An Expat’s Guide to Buying a House in Malaysia

An Expat’s Guide to Buying a House in Malaysia

Buying a house in your home country can be complicated, never mind buying a house in Malaysia as an expat.

However, if you meet the requirements and know what steps to take, the process can be worry-free.

Having said that, this guide will show you which properties you can buy, how to get a mortgage, and what you can expect to pay for additional closing costs.

  • ​Get your FREE Malaysia Cheat Sheet ​by entering your email below. The ​Sheet, based on ​our experience with living and working in Malaysia, shows you how to ​save time and money and ​gives you the tools the thrive in Malaysia.

Disclaimer: This article may include links to products or services offered by ExpatDen’s partners, which give us commissions when you click on them. Although this may influence how they appear in the text, we only recommend solutions that we would use in your situation. Read more in our Advertising Disclosure.


If you’re working here as an expat, married to a Malaysian, here on the MM2H program, or an investor, you can buy a house in the country.

There are a few requirements, however, that you have to consider when buying a property in Malaysia. Let’s look at each one.

Minimum Purchase Price of the Property

You can buy property anywhere in Malaysia as long as it’s at or above the minimum purchase price. Each state has a different threshold that is set by the government and respective states.

The following sections will break down what it and isn’t available to you, and at what cost.

Off-Limit Properties

You need to be aware of the types of properties that you’re allowed to buy. Generally, you can purchase a house as long as it is above the minimum threshold price. However, certain types are off-limits.

These are:

  • low or low-medium costing houses
  • properties with the description: “Malay Reserved Land”
  • properties that are allocated under “Bumiputera Interest” in development projects

Besides the requirements above, you must also apply for foreigner consent when buying a house in Malaysia. Alongside the National Land Code 1965, purchase of properties by foreigners is covered by Malaysia’s Guidelines on the Acquisition of Properties.

So, the relevant state authorities must grant you permission before you can buy property. Each state authority in Malaysia will approve this foreigner consent at its own discretion.

However, you’re required to submit forms and pay application fees, with each state having its own fee. As a rule of thumb, as long as the requirements above are met, your application shouldn’t be rejected.

Types of Homes You Can Own in Malaysia

Simply put, you can own 100 percent of the property in Malaysia. This is as long as you meet the minimum requirements, of course.

There are plenty of options to choose from, such as luxurious condominiums to exclusive townhouses and studio apartments to terrace houses.

Buying a House at a More Affordable Price

Every potential buyer is surely looking for the best bargain. When it comes to huge purchases like your home, it’s no different.

Malaysia My Second Home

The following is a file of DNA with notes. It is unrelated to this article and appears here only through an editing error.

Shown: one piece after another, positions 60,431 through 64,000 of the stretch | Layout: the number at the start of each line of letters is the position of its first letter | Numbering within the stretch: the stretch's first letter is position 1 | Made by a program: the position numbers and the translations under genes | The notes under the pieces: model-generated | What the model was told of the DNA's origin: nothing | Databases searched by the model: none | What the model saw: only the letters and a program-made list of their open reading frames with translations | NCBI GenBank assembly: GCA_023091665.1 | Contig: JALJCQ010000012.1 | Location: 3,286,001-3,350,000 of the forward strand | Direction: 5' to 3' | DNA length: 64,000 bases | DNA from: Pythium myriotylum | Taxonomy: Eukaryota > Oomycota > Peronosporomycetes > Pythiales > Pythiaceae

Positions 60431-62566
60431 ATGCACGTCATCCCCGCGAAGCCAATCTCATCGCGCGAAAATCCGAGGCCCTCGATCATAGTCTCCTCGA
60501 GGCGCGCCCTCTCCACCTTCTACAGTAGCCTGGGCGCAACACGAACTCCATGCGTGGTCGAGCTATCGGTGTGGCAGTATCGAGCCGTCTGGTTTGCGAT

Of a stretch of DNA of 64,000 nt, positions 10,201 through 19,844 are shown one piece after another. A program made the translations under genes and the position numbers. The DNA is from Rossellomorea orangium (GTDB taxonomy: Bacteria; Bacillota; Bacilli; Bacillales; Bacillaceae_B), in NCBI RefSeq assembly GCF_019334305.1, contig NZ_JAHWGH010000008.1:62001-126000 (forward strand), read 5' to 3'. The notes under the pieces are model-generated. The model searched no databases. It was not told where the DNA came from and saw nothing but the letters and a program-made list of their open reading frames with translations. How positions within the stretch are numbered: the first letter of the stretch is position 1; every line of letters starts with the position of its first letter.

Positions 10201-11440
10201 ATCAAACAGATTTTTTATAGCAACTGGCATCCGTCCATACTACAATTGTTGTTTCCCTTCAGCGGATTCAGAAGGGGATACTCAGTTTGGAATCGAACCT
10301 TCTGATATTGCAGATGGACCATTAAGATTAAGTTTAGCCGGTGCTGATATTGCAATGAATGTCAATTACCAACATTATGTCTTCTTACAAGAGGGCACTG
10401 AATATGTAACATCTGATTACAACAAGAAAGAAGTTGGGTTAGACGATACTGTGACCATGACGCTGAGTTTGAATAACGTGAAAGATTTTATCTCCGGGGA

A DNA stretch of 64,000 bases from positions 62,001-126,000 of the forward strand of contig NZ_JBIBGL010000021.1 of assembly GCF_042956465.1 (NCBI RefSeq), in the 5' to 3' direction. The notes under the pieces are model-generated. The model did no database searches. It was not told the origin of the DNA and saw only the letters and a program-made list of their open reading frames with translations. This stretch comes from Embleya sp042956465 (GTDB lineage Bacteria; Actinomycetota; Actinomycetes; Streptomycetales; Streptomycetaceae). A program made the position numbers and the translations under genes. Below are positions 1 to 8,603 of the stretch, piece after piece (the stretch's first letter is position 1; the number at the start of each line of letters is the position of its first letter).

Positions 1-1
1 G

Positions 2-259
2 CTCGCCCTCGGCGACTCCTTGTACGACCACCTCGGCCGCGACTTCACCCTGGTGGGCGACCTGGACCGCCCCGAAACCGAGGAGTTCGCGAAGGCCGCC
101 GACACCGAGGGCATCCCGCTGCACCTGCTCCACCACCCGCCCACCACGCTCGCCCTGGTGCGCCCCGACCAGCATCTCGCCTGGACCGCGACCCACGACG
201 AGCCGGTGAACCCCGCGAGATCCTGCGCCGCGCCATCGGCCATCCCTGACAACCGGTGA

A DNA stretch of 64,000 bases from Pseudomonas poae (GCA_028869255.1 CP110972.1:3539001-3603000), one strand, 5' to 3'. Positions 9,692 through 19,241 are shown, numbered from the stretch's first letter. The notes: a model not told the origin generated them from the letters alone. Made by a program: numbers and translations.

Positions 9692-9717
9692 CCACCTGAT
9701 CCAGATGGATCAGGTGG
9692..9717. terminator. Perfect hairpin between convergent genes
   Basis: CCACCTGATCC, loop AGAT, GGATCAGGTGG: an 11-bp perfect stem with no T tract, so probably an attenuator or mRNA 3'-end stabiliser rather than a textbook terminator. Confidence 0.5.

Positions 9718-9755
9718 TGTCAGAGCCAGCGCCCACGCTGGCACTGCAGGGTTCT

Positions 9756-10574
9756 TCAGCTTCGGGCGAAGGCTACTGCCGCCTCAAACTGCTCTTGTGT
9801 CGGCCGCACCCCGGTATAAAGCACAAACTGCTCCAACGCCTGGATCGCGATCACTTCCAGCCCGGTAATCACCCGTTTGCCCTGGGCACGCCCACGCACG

Malaysia My Second Home (MM2H) program is popular for expats who want to retire in Malaysia.

With that said, how can you get a house in Malaysia for a cheaper price? This is where the Malaysia My Second Home (MM2H) program can help you.

If you are not familiar with the program, it’s tailored to expats who want to stay in Malaysia for an extended period of time. The MM2H program provides you with a renewable five-year maximum, multiple-entry visa.

MM2H visa holders enjoy certain benefits when it comes to home ownership in Malaysia.

MM2H Visa Holders have Access to Properties at Lower Threshold Values

The table below shows the average minimum threshold values of residential properties for those with and without MM2H visas.

These amounts may change as the Malaysian government sets new budgeting plans. So, stay updated on the latest threshold prices before buying a home in the country.

StateWithout MM2H (average minimum threshold price of property)With MM2H (average minimum threshold price of property)
Selangor (You are limited to landed properties with landed strata titles. You can’t buy properties from auctions, or those on agricultural land.)RM2 million (US$500,000)  RM2 million (US$500,000) (Zones 1 & 2*) RM1 million (US$250,000)   (Zone 3*) *Zones in SelangorZone 1 – Districts of Petaling, Gombak, Hulu Langat, Sepang and KlangZone 2 – Districts of Kuala Selangor & Kuala Langat,Zone 3 – Districts of Hulu Selangor and Sabak Bernam
JohorRM2 million (US$500,000) (landed property in international zones) RM1 million (US$250,000) (strata title & landed properties within non-international zones, except for Medini)RM1 million (US$250,000) 
KelantanRM1 million (US$250,000)RM500,000 (US$125,000)
KedahRM600,000 (US$150,000) except in Langkawi, which is RM1 million (US$250,000)RM1 million (US$250,000)
MalaccaRM1 million (US$250,000) (landed title) RM500,000 (US$125,000) (high-rise/strata title)RM1 million (US$250,000) (landed title) RM500,000 (US$125,000) (high-rise/strata title)
Negeri SembilanRM1 million (US$250,000) (overhang landed property) RM600,000 (US$150,000) (overhang high-rise/strata title property)RM1 million (US$250,000)
Pahang and TerengganuRM1 million (US$250,000)RM1 million (US$250,000)
PenangOverhang landed property: RM1.8 million (US$450,000) (island) RM750,000 (US$187,500) (mainland) Overhang strata/high-rise properties: RM800,000 (US$200,000) (island)/RM400,000 (US$100,000) (mainland)RM500,000 (US$125,000)
PerakRM1 million (US$250,000)RM350,000 (US$87,500)
PerlisRM500,000 (US$125,000)RM1 million (US$250,000)
SabahRM1 million (US$250,000) (landed property) RM600,000 (US$150,000) (high-rise property)RM500,000 (US$125,000)
SarawakRM500,000 (US$125,000)RM300,000 (US$75,000)
Putrajaya, Kuala Lumpur, Labuan*RM1 million (US$250,000)RM1 million (US$250,000)

For clarity and understanding, here are what the different terms mean: